The American Medical Association played a leading part in the movement that led to the adoption of the Food and Drug Act of 1906. It has been the vanguard of every effort that has been made since that time to improve such legislation. It is pledged by a resolution of its board of trustees to support present efforts looking toward the formulation and enactment of effective national food and drug legislation.
Within the meaning of the resolution adopted by the board of trustees, S. 2800 represents in the main effective national food and drug legislation. It proposes to extend the existing legislation so as to make it cover more effec
tively foods and drugs, and it extends it so as to make it cover cosmetics. To safeguard the people with respect to all of these foods, drugs, and cosmeticsit proposes to extend the law so as to make it cover advertising pertaining to them. The enactment of sound legislation along the lines laid down in this bill should go far toward protecting the people against fraud and against injury to health.
The suggestions and criticisms supported below are, as even a casual inspection will show, not designed to weaken the bill, but to strengthen it. The methods proposed for strengthening it are, it is believed, fair to the food, drug, and cosmetic industries, and to the advertising interests, and are believed to be necessary to accomplish the purposes of the bill. They are respectfully submitted for consideration by the committee.
The page and line numbers given throughout the brief refer to S. 2800 as. pending before the Senate Committee on Commerce, February 27, 1934.
Definition of the term “diug."-Section 2, subsection (b), in defining the term “ drug says (p. 2, 4-5):
“ The term 'drug', for the purposes of this act and not to regulate the practice of medicine, includes
The phrase "and not to regulate the practice of medicine" should be eliminated. Its apparent purpose is to protect drugless healers against the use of this act to prevent them from using “ devices intended for use in the cure, mitigation, treatment, or prevention of disease in man or other animals”, and “ devices intended to affect the structure or any function of the body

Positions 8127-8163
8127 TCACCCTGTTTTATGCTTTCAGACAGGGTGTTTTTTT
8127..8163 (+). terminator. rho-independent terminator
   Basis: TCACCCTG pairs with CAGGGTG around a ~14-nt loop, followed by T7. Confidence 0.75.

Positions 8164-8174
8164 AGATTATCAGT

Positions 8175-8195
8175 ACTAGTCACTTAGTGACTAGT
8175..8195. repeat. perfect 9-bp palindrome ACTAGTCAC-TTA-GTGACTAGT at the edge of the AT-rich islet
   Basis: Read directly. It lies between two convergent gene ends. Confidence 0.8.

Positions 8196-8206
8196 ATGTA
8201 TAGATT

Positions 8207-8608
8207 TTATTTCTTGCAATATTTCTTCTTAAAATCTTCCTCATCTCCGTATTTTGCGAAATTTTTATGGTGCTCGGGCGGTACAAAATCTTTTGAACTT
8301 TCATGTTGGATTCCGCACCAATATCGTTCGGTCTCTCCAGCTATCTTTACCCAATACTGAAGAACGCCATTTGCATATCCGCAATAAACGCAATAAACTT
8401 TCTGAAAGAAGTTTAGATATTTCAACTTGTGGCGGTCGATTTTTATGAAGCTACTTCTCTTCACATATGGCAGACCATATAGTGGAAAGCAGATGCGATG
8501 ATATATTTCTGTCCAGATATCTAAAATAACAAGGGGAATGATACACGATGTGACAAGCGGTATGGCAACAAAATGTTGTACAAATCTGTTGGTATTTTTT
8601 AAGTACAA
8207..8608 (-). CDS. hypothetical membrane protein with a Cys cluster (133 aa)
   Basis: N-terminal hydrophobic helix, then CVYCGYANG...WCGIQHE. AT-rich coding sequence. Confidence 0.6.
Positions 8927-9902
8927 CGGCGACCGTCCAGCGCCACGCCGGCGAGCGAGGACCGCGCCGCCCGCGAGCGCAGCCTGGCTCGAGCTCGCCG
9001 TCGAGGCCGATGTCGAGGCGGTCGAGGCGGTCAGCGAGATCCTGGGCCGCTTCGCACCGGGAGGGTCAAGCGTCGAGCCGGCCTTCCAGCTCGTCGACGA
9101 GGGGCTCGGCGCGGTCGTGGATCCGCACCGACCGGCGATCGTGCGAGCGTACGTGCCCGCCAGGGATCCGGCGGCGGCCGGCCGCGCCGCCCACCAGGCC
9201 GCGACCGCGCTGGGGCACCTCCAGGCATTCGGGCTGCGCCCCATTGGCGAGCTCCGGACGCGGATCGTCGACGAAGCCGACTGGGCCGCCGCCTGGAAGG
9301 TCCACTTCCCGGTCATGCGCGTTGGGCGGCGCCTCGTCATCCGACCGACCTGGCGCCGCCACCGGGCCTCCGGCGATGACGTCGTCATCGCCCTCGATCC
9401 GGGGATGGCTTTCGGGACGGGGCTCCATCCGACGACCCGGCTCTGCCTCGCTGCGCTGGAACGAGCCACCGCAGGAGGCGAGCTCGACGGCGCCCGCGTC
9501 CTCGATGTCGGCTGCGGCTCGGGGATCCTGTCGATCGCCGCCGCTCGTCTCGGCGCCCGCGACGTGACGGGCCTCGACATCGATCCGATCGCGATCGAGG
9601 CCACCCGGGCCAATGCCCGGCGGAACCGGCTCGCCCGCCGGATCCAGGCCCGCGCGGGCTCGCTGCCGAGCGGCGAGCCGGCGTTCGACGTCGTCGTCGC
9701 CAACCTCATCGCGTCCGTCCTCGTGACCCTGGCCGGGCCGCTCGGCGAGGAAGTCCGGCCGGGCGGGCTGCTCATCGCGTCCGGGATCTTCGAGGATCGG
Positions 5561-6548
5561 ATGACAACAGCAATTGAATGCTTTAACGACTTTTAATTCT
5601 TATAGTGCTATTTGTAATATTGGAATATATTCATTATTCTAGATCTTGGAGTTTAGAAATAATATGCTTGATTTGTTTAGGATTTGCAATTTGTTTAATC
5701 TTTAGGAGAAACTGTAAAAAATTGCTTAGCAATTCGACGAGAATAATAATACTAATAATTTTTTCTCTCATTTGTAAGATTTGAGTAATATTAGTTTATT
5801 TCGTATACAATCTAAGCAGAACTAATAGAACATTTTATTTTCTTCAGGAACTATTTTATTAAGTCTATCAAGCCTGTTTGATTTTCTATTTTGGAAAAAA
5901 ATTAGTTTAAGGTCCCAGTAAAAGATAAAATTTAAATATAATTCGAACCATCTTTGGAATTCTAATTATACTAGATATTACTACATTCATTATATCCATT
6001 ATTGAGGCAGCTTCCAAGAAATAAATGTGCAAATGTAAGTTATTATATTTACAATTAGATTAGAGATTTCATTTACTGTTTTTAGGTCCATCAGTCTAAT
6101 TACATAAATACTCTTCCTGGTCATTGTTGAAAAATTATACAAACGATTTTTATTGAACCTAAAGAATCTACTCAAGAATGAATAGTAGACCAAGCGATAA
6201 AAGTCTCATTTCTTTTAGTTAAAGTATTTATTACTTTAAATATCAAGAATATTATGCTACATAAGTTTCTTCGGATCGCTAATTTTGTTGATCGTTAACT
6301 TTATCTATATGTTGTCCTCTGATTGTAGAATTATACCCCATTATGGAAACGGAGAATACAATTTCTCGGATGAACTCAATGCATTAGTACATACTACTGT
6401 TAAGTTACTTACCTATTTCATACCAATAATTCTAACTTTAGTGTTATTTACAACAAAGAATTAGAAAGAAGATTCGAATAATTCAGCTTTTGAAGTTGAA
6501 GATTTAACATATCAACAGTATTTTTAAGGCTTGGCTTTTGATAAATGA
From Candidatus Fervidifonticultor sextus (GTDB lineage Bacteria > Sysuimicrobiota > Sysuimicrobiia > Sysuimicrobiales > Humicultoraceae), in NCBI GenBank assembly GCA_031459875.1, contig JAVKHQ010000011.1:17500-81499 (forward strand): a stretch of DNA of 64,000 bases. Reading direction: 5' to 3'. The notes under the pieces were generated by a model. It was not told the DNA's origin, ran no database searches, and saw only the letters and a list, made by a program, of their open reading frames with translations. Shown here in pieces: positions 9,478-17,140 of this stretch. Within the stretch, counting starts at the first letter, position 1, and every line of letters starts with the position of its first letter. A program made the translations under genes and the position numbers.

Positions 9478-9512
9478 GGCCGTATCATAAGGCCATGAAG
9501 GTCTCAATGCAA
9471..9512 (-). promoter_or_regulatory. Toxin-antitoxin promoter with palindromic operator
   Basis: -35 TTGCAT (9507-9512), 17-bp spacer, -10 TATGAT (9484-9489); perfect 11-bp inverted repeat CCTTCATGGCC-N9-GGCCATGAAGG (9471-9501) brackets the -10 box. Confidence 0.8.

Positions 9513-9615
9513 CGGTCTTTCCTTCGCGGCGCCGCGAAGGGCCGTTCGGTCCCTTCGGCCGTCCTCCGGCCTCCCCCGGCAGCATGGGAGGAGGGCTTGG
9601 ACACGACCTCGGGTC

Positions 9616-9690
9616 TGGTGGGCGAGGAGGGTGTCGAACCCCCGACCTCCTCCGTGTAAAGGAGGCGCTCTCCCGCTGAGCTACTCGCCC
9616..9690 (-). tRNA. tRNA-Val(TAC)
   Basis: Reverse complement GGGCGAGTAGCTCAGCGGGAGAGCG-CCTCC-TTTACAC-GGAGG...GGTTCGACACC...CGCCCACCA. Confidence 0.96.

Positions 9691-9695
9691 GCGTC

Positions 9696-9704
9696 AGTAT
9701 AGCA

, (p. 2, lines 9–13). It has apparently been conceived that since such devices are declared to be drugs under this bill, efforts might be made in case of its enactment to prevent their use by persons who hold State licenses to practice only without the use of drugs. The fear of the use of the Federal Food and Drugs Act for that purpose is in my judgment remote, but if it is regarded as a substantial fear, then it can probably be best met by adding at the end of subsection (b), section 2, (p. 2, line 13) after the word “body”, some such language as
“ Provided, That the foregoing definition of the word 'drug' is not to be construed as attempting to define the limits of authorized practice by persons authorized by law to use drugs and persons authorized by law to practice the healing art only without the use of drugs.”
Definition of “medical profession” and “medical opinion.”—Subsectio:1 (k), section 2 (p. 3, lines 18–22) reads:
“(k) The term “medical profession' means the professions of physicians, pharmacologists, dentists, and veterinarians; and the term 'medical opinion means the opinion of physicians, pharmacologists, dentists, or veterinarians relating to the fields of their respective professions.”
The word physicians” is sometimes used to include chiropractors, osteopaths, naturopaths, naprapaths, and others whose practice is based on dogmas, most of which hold that the use of drugs, using that word in its ordinary sense, is not necessary. If, then, the term “medical opinion” with respect to drugs and medicines is intended to mean the opinion of naprapaths, naturopaths, chiropractors, and osteopaths, as well as the opinion of doctors of medicine, it is obvious that there will be no limit to the resulting confusion.
Probably this entire subsection had better be omitted, and provision be made for the use of reputable medical books and periodicals and of the testimony of competent medical witnesses in determining matters that depend on “medical opinion."
Section 4 (p. 5, line 11, to p. 6, line 18) provides that a drug shall be deemed to be adulterated if its name is the same as, or simulates, a name recognized in an official compendium, or if it purports to be a drug the name of which is so recognized (p. 5, lines 14–16). The term “ official compendium " is defined as meaning the United States Pharmacopeia, the Homeopathic Pharmacopæia of the United States, the National Formulary, or any supplement thereto, official at the time any drug is introduced into interstate commerce (p. 3, line 23, to p. 4, line 3). And for the purposes of the act, all substances and preparations recognized in the United States Pharmacopoeia, the Homeopathic Pharmacopeia of the United States, the National Formulary, and supplements thereto are recognized as drugs (p. 2, lines 4-9). No test or method of assay.